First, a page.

Calculating the Cost of Carbon Emissions

Calculating the Cost of Carbon Emissions | Future Business

How to limit your carbon footprint

Once your carbon emission calculations have been finalized and you have the results, the next step should be to put into practice an action plan to reduce your carbon footprint over time. According to Energy Trust Saving, in the UK, around 22% of the country’s carbon emissions come from our homes. When it comes to food, transportation, clothing, waste and how we live, small changes can make a big difference.


  • Cycle or use public transport on route to work. Where possible, cut road travel altogether by working remotely from home.
  • Rather than travelling on a plane to vacate, try alternative holiday destinations locally. Where possible, use the train to travel while on your next vacation.
  • When going on holiday, choose green hotels.
  • If you absolutely must own a vehicle, consider investing in an electric car. According to the International Council on Clean Transport, electric cars produce between 66 and 69 per cent lower lifetime emissions compared to that of a fossil-fuel-powered car.


  • Avoid purchasing brand new clothing. Instead, try pre-loved alternatives from charity and second-hand shops.
  • Take good care of your clothes and try to keep them in good condition for as long as possible for extended wearability.
  • Embrace a minimalist lifestyle by decluttering your home and donating to charitable organisations.
  • Try to only buy clothes with an eco-label or clothing that is made from recycled material.


  • Try to limit meat consumption (especially red meat) and instead try an alternative plant-based or vegetarian diet. According to a study from the Vegetarian Society, becoming a vegetarian for a year could save the same volume of carbon emissions as the equivalent of not driving a car on the road for six months.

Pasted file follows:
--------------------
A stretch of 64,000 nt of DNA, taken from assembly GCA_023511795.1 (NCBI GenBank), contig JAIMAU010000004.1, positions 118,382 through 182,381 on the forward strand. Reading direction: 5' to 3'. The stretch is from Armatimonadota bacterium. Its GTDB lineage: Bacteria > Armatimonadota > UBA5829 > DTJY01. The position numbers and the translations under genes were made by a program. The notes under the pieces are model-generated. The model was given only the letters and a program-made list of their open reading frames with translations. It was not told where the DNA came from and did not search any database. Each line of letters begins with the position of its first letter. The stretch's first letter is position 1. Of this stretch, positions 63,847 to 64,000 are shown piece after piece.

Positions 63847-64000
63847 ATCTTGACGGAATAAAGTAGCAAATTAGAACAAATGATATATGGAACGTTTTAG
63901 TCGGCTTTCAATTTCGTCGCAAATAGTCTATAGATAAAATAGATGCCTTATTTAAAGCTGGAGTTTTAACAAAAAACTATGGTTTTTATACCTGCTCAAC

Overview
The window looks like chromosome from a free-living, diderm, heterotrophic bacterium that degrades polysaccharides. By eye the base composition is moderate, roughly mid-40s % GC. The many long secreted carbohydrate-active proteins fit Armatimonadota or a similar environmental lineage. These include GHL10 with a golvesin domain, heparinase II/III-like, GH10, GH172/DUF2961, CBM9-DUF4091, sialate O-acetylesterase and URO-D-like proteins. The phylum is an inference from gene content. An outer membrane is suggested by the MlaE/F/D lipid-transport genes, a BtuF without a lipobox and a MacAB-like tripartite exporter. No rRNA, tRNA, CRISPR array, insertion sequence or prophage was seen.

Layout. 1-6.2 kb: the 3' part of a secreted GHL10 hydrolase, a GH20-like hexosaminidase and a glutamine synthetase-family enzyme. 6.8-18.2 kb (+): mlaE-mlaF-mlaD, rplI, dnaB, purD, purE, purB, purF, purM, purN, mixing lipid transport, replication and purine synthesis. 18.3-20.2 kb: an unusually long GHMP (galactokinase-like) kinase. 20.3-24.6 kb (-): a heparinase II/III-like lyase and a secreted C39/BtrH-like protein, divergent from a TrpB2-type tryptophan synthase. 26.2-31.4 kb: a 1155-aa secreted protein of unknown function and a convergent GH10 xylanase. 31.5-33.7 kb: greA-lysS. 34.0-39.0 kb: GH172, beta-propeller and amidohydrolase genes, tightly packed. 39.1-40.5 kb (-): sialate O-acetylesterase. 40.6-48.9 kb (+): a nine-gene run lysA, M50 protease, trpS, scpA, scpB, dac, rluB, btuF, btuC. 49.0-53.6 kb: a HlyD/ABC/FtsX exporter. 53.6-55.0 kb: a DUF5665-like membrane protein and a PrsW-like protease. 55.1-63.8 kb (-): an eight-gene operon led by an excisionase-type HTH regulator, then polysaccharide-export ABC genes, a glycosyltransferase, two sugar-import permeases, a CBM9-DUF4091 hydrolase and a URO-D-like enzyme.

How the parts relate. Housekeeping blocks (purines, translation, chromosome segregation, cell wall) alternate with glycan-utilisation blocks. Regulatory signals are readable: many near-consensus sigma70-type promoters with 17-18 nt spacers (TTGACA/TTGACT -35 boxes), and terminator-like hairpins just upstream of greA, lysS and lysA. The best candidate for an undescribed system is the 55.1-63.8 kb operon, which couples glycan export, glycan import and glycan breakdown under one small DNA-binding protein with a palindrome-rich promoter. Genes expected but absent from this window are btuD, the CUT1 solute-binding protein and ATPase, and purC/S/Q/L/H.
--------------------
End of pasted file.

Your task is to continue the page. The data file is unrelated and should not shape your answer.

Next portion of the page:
• When shopping, make sure to bring reusable shopping bags and avoid products with excessive plastic packaging.
  • Buy food in bulk to avoid travelling to and from the supermarket on a regular basis.
  • Try to eat locally produced food if possible to reduce the ‘food miles’ it has to travel to your plate, and eat organic where possible to reduce the use of pesticides and other agricultural chemicals.
  • Do not waste food! Around 1.3 billion tonnes of food are wasted globally every year. These wasted foods will end up in landfill and speed up the impact of climate change by releasing methane gas into the atmosphere.

Energy and waste

  • Turn down the heating by one degree in your house and unplug any electronic equipment that is not in use.
  • Limit your water usage by taking shorter showers and by turning the tap off when brushing your teeth or doing the dishes.
  • Reduce draughts and air leaks by insulating and sealing your home.
  • Don’t set your thermostat too high or too low.
  • Where possible, add solar panelling to the roof of your home.
  • Use clean energy alternatives to fossil fuels such as wind.
  • Replace traditional light bulbs with LED bulbs which use 80-90% less energy.
  • Limit your waste and try to recycle as much as possible.

Offsetting your carbon footprint

Offsetting your carbon footprint is a way to compensate for your carbon emissions by funding an equivalent carbon dioxide saving elsewhere such as donating to a charitable organisation that plants trees.

There are many offset offsetting projects and charitable organisations that you can donate to. Carbon Footprint has several offsetting projects that not only help with climate change but also provide services to local people in developing countries with education, jobs, food security, clean drinking water and health & well-being.

But while offsetting can play an important role in combating climate change, it is also vital that individuals and businesses do their part in changing their carbon footprint by making small but permanent changes in their personal and professional lives.

According to data from the United Nations, demand for natural resources is at an all-time high, with resource extraction increasing in triple numbers since 1970, including a 45% increase in fossil fuel use. With the global population estimated to grow to 9.6 billion by 2050, changing our consumer habits, our diets, how we travel and our energy usage has never been more vital. By calculating the cost of carbon emissions and making simple, climate-smart decisions, our choices have the ability to benefit everyone on a global scale.

SEE ALSO: Why Carbon Metrics and LCA Should be Approached With Caution


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